The voluntary dry matter intake from pasture was estimated at 6, 12 and 24 weeks postpartum. Chromic oxide was used as an external marker to estimate fecal output, given orally once a day (Langlands et al. 1963; Owens & Hanson, 1992) at 10 a.m., during 11 days in a serving of 15 g for the cows and 2, 2.5 or 4 g for calves in the three measurement periods, respectively. These portions were packaged in a paper cartridge and directly introduced into the esophagus through the rubber tube. The first seven days were used for the indicator to reach equilibrium within the gastrointestinal tract and, during the next five days, stool was collected at the time of each dosage. Approximately 150 g of feces were collected directly from the rectum of the animals, and these samples were placed in plastic bags and frozen, and subsequently dried in a forced circulation oven at 60 ° C for about 72 hours. After drying, samples were ground and mixed to form a composite sample per animal in each assessment period.

Sampling of pasture intake was obtained using two esophageal fistulated animals. During the five days of stool collection, animals were arranged so that one of the fistulated animals was placed together with a group of cows and calves whose consumption was being measured. The fistulated animal was removed at the time of taking the animals to the barn for sampling feces. Food samples collected from each fistulated animal were frozen and subsequently dried, ground and submitted to bromatological analysis.

The supply of dry matter available in the paddock was always estimated in the same week when consumption was measured. For this, a 25 cm-sided square was thrown randomly during a walk around the paddock (Hodgson et al., 2000). The forage contained in the square was cut approximately 5 cm off the soil. The process was repeated ten times to form a composite sample, which was taken to the laboratory, still heavy green, dried in forced ventilation oven at 60 °C for 72 hours, ground and stored.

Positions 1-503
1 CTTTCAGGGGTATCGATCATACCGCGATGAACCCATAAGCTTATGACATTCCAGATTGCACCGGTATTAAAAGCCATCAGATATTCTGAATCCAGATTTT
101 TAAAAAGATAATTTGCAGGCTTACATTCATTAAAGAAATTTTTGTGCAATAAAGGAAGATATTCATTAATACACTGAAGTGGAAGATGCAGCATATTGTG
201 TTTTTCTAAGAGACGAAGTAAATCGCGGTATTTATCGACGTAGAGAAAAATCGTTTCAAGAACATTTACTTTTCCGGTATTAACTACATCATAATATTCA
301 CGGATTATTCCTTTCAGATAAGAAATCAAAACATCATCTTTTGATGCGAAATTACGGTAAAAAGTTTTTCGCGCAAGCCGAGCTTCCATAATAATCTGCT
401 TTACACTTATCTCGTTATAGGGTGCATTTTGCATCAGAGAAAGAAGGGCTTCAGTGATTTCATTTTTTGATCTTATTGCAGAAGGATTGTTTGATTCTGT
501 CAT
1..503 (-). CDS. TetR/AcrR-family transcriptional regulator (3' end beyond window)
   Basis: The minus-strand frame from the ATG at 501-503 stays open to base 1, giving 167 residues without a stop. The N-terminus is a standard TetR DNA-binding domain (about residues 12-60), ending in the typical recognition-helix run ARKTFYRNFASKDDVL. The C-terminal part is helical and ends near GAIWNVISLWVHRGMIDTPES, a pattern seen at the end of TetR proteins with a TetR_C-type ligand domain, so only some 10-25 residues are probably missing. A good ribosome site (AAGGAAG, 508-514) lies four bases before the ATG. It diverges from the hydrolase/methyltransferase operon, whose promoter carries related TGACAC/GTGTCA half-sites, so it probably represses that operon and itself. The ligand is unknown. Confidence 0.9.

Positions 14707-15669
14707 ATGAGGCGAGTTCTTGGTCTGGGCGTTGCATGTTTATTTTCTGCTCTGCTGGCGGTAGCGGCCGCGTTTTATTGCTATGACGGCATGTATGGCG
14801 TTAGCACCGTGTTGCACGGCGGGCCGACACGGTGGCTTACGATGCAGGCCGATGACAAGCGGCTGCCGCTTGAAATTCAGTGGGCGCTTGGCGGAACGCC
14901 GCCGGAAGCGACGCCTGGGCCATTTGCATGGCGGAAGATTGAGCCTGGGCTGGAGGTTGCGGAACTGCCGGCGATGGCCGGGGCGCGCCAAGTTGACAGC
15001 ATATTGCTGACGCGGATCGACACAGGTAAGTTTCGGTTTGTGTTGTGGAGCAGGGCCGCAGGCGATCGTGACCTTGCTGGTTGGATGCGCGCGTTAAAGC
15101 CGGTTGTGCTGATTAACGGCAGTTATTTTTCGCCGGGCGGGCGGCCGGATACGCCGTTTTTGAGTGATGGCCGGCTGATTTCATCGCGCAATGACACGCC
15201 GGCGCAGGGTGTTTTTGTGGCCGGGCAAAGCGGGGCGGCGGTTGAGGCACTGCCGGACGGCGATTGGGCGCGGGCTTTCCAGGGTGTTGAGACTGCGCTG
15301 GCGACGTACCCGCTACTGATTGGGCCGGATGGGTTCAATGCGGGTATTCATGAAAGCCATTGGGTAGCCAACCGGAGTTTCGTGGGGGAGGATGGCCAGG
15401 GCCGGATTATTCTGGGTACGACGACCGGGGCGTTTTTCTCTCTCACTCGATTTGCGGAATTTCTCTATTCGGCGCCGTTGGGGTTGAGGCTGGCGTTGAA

Samples of the food consumed and feces were analyzed for composition in dry matter (DM) and crude protein (CP), according to AOAC (1995); neutral detergent fiber (NDF) and acid detergent fiber (ADF), according to Goering & Van Soest (1970), and indigestible ADF (iADF), which served as an internal marker, through 144 hours of incubation in the rumen of two steers fitted with rumen cannula, according to Penning & Johnson (1983). The concentrations of chromium were also determined in feces according to methodology of digestion and solubilization described by Bremer Neto (2005), and reading done by atomic absorption spectrometry and atomic flame absorption.

To estimate the digestibility (D) of DM in cows, the following formula was employed: D = 1 - CPasture / CiADF, where: CPasture = concentration (g / g) iADF grazing consumed DM, and CiADF = concentration (g/g) of iADF in Fecal DM.

C intake (g DM/Animal/day) was estimated using the following formulas: C = F / (1 - d) and F = (g Cr supplied/animal/day) / (g Cr/g Fecal DM), where: F = daily output of fecal DM (g/animal/day).

To estimate dry matter intake of pasture for calves, it was assumed that breast milk contained on average 13.5% total solids (Felten et al. 1989; Cruz et al., 1997), which allowed for estimating dry matter intake of milk. It was also assumed that the milk contained 92% digestibility (Baker et al., 1976) and zero content of iADF. Thus, the total fecal output was estimated like in cows. Next, the production of fecal matter attributable to milk was calculated, which was then subtracted from F for obtention of fecal output attributable to pasture. As the concentration of fecal iADF (CiADF) was the weighted average concentration in feces derived from milk (cFmilk) and feces coming from the pasture (CFPasture), it was assumed that CFmilk was zero, thus: CFpasture= CFeces * F / FPasture.